Since hummingbird migrations season is almost here and soon Oregon will be full of the little fliers (not just the Anna’s hummingbirds, which grace us with their presence through the winter), I was recently looking into what hummingbirds are called throughout the world. I noticed that in certain Spanish regions, chupaflor is the common name. This reminded me of the mythical creature chupacabra, of course, which means goat sucker. I bet you can guess what chupaflor translates to.
This got me thinking about whether or not hummingbirds might be as menacing as the chupacabra. Are these beautiful creatures actually sucking the life out of helpless flowers?
Simple science says no. Like bees, while hummingbirds feed off the nectar of flowers, they are pollinating them. Hummingbirds visit hundreds of flowers a day in order to satisfy their fast metabolisms. This makes them very effective at spreading pollen amongst a variety of flowers over great distances.
But now my curiosity was piqued. Hummingbirds are so popular in North America. So many people have hummingbird feeders; the sight of the furious flyers is a treat for many. Is it possible they have a hidden dark side?
Hummingbirds are known to be extremely territorial and aggressive. They are not particularly shy, and have been known to “yell” at slackers who fail to fill their feeders. There are very few cases of hummingbirds attacking humans though, and they can’t do much harm unless they aim for the eyes or other particularly vulnerable areas.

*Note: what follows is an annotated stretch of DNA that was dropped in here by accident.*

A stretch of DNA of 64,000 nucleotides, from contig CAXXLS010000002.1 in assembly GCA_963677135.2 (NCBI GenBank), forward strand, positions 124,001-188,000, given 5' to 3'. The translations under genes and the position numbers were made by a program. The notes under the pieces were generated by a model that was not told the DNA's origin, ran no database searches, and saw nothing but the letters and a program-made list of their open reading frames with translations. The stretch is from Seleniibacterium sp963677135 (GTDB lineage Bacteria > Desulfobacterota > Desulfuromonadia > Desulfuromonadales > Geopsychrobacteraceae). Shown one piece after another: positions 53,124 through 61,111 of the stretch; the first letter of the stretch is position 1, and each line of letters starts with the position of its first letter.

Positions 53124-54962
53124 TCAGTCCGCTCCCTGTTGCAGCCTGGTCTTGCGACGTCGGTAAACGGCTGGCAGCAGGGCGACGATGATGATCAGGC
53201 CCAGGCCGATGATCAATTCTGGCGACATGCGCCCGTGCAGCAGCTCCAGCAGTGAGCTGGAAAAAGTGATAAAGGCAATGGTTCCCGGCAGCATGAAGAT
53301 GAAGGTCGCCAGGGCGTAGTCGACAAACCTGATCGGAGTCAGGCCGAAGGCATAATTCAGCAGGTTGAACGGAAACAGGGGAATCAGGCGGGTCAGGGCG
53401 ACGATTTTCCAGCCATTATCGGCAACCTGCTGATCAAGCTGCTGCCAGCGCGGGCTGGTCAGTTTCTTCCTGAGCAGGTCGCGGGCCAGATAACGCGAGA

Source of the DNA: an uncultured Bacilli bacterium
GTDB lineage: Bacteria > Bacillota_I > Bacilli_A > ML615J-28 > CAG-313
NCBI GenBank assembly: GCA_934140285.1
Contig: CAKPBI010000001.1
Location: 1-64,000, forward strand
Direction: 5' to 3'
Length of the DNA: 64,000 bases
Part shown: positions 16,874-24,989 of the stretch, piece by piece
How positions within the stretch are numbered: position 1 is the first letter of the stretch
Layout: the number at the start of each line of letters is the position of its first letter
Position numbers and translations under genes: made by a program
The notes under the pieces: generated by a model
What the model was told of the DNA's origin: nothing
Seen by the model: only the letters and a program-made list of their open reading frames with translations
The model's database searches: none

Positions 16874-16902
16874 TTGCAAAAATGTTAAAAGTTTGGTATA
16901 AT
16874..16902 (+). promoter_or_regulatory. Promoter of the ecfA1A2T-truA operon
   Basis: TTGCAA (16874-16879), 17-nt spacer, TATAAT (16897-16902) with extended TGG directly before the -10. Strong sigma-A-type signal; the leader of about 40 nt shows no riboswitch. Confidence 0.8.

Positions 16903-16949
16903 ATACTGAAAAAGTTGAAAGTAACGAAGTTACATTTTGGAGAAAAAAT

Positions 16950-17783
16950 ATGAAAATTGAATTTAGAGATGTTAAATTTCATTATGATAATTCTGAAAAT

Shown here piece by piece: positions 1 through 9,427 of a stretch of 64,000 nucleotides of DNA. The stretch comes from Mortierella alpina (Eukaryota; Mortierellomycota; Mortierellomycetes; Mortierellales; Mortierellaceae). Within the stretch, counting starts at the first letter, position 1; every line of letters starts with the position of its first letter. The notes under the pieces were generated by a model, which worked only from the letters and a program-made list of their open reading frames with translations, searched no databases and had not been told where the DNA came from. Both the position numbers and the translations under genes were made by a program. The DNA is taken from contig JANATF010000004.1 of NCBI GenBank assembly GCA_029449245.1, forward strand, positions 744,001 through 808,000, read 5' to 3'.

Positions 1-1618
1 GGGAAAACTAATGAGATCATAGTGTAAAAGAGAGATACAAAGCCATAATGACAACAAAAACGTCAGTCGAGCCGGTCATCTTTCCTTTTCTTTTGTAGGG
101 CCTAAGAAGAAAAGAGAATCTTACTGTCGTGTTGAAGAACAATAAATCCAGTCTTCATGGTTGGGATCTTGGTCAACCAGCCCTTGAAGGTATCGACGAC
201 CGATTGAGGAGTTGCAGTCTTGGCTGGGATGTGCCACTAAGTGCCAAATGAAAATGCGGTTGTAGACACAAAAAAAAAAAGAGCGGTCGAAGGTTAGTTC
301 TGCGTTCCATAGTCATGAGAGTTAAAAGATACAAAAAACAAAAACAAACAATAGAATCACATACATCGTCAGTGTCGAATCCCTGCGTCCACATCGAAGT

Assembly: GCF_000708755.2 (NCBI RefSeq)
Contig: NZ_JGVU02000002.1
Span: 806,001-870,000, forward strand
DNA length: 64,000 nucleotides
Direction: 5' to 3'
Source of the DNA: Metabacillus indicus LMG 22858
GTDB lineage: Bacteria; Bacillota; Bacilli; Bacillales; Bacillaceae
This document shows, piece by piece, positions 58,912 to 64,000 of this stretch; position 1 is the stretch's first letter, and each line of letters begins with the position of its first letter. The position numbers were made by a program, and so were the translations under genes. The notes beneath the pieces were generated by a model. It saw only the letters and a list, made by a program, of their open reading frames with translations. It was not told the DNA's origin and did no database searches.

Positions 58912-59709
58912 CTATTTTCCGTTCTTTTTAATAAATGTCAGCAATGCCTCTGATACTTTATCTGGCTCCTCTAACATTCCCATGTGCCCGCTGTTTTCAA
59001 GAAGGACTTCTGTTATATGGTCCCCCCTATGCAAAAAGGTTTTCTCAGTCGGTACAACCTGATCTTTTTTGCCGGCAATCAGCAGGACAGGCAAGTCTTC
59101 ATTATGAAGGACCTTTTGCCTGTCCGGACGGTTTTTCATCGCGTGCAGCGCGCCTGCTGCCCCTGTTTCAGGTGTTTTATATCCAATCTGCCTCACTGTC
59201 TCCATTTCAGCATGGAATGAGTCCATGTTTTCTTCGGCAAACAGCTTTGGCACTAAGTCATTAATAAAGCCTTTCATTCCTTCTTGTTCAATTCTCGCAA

But we’re huge in comparison to hummingbirds. Maybe they’re like cats: vicious creatures that kill weaker animals for fun. Alas (and fortunately), no. Though hummingbirds are very loud in protecting their territory, the violent display rarely leads to physical harm. Though armed with a sharp beak, it would take an impossible amount of force to pierce the skin of a fellow hummingbird. Most other birds are bigger than them, so they offer no tangible threat.
It seems that my mission to paint the hummingbird as a villain has failed. I can’t say I’m disappointed though. I have several hummingbird feeders and quite enjoy watching them flit about. I’d hate to start to fear them.
In the research of this piece I came across an account of a supposed hummingbird attack. A person was lounging under a tree when a hummingbird spotted them and began flying around their head. Then the bird quickly rose high up in the air and dove, swooping right towards the person’s face and the away.
This is very similar to many hummingbird mating rituals. It is possible that there was an oppositely-gendered bird nearby. Indeed most injuries to hummingbirds by hummingbirds happen in mating ritual mishaps. Their very quick flying during this dance can be fatal if collision occurs.
This “attack” could have very well been a sign of aggression though. Maybe the human was too close to a nest. Maybe the hummingbird just didn’t like them where they were. But this display of aggression was not an attack. If anything it was a warning.
Despite my initial goals, I have failed to find evidence suggesting that chupaflors are as harmful and frightening as their name-cousin the chupacabra. Glad to know those flowers are safe.